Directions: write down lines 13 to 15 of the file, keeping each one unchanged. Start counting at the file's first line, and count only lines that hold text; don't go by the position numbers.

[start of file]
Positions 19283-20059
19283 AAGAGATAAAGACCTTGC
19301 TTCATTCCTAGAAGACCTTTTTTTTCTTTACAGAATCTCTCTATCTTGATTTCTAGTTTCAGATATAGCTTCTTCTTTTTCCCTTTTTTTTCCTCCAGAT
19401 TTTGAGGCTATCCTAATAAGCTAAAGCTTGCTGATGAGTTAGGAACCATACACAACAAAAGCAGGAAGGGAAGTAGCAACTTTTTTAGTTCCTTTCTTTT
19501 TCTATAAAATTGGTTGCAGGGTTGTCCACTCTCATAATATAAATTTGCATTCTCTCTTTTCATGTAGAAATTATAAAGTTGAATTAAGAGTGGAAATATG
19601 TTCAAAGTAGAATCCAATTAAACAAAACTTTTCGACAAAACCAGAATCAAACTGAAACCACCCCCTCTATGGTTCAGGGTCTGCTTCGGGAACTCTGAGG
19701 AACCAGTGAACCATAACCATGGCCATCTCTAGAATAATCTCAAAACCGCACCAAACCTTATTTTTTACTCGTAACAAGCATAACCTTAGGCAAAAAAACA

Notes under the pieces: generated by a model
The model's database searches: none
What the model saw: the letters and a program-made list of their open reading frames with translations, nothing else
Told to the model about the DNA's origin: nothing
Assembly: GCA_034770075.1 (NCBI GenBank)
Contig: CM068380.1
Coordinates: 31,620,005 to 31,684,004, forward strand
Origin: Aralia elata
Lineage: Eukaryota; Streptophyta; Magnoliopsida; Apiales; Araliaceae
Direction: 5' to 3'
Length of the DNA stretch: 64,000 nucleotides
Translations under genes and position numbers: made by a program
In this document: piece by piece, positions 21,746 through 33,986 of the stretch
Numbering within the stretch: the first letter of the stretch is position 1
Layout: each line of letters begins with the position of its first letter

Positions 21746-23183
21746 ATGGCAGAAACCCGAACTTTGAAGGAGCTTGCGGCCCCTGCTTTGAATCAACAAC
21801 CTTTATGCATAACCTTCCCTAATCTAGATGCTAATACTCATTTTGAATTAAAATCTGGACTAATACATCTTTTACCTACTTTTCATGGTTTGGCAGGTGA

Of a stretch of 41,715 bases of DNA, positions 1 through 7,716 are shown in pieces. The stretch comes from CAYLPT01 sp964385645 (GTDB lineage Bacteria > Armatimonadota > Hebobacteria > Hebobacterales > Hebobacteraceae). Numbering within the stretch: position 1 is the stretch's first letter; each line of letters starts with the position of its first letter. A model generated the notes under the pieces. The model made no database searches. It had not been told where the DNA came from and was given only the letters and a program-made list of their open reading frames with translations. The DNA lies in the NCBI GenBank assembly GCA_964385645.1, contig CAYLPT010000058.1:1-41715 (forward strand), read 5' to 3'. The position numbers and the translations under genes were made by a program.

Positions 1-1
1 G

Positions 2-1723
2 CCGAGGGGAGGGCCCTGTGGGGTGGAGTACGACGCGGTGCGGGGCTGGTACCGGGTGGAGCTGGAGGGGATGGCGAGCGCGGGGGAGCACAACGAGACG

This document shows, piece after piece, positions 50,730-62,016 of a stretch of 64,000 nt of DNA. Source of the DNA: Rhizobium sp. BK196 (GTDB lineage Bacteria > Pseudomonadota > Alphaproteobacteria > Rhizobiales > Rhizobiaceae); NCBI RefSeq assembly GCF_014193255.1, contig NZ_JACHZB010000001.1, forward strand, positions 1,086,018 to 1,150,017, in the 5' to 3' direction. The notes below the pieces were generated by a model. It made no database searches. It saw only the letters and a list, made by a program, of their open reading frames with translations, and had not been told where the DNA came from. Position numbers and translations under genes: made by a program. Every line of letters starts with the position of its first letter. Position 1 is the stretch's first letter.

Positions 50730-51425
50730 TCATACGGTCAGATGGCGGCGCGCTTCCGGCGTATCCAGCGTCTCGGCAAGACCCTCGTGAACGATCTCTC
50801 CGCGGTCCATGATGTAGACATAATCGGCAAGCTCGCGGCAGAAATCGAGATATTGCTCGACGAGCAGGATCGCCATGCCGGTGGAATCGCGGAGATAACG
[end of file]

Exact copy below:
Contig: CM068380.1
Coordinates: 31,620,005 to 31,684,004, forward strand
Origin: Aralia elata